Antigenics reports positive results for herpes vaccine

Antigenics, a Massachusetts-based biotech firm, recently reported positive results for a human trial of a potential herpes vaccine.

The potential vaccine would not be capable of curing herpes, but it could successfully treat it and, if effective, would decrease the chances of its transmission, according to Boston Business Journal on July 27.

While this particular vaccine’s development has been aimed at herpes simplex virus-2, Antigenics believes its platform may be workable for many other types of infectious diseases, including HIV, hepatitis, malaria and tuberculosis.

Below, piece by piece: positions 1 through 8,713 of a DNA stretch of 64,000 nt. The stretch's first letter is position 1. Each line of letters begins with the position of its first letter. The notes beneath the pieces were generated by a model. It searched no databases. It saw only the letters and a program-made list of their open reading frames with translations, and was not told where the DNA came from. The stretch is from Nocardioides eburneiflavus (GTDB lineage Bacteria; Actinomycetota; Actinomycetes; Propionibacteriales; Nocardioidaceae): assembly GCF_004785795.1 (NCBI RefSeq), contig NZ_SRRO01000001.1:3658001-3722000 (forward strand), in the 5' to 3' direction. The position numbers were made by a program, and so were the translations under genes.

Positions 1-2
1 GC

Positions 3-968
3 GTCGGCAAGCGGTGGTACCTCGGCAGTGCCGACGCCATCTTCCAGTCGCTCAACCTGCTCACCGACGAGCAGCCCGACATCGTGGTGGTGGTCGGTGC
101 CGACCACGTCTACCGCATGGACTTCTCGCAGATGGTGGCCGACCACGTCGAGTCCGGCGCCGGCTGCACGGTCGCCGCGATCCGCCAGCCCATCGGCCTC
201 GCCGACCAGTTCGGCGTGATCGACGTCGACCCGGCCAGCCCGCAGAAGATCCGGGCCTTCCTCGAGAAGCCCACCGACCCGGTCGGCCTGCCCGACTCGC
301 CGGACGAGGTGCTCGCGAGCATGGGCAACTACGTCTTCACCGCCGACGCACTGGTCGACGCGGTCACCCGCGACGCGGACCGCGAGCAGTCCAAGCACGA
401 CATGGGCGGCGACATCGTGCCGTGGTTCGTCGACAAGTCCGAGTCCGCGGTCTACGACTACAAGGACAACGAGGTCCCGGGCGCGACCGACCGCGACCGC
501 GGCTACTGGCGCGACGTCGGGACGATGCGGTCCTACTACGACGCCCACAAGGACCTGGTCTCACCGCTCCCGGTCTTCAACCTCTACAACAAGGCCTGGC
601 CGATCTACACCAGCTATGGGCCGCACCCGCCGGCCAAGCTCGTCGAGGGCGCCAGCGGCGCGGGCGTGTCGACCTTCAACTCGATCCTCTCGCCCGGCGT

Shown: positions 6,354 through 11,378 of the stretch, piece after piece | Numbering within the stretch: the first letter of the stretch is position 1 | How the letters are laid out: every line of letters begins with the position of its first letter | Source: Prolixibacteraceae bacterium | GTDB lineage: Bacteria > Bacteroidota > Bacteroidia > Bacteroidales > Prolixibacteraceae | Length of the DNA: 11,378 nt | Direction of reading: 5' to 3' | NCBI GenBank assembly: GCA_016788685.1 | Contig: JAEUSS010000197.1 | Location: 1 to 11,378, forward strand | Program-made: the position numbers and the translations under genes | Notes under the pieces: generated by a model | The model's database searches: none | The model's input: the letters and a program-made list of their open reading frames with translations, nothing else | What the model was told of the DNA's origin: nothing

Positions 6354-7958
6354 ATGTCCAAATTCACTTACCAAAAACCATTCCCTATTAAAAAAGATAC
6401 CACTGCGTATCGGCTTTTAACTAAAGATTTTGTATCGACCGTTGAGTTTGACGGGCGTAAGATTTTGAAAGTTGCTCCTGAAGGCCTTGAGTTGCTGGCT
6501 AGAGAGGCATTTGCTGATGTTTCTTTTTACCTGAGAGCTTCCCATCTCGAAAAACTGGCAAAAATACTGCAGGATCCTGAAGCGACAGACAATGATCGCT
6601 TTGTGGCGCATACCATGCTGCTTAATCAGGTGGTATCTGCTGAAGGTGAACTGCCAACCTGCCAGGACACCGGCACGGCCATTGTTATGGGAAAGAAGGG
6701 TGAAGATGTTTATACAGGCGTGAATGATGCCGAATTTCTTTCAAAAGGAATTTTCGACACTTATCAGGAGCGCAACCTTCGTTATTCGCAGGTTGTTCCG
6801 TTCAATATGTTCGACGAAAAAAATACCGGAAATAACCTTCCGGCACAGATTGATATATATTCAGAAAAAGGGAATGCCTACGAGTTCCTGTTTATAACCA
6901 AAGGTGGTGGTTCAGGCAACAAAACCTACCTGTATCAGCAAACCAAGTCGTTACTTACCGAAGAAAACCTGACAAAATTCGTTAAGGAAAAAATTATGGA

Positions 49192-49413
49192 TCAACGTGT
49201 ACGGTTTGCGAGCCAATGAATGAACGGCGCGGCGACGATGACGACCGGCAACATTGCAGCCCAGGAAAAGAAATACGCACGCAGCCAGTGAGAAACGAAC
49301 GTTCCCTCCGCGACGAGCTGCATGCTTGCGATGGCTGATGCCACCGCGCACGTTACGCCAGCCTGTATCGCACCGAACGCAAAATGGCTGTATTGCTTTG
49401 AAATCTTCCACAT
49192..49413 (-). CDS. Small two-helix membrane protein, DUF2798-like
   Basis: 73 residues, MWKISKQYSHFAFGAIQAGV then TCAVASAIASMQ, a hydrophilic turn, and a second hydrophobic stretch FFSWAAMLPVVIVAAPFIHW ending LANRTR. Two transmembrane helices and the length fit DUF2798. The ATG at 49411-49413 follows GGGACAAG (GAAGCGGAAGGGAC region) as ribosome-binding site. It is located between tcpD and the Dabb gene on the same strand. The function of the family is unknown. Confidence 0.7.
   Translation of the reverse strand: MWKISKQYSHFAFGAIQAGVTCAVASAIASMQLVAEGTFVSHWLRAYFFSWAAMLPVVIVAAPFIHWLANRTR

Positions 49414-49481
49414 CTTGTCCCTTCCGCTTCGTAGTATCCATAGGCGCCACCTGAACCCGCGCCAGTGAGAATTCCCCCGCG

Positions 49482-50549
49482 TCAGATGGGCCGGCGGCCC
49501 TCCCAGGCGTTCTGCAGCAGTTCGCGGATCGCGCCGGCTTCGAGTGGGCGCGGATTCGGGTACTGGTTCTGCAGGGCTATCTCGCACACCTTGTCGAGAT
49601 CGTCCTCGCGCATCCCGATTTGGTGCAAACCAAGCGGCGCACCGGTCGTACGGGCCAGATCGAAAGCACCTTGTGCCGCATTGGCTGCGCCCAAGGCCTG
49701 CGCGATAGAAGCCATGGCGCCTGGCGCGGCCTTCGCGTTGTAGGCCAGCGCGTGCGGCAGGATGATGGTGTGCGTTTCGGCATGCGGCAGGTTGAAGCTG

According to Antigenics officials, the potential treatment is a proprietary vaccine platform that focuses on heat-shock proteins that are found in all cells. These proteins help play a role in the immune system’s recognition of diseased cells.

The Phase 1 study used 35 patients that tested positive for HSV-2, a disease that affects approximately 60 million Americans. Further trials are expected.

HSV-2 is a sexually transmitted disease characterized by symptoms that range from numbness in the legs to painful genital ulcers. Many of those infected with HSV-2 will show no symptoms whatsoever. Outbreaks may take three to four weeks to heal and often, less severe outbreaks will occur over time. The infection can stay in the body indefinitely, according to the Centers for Disease Control.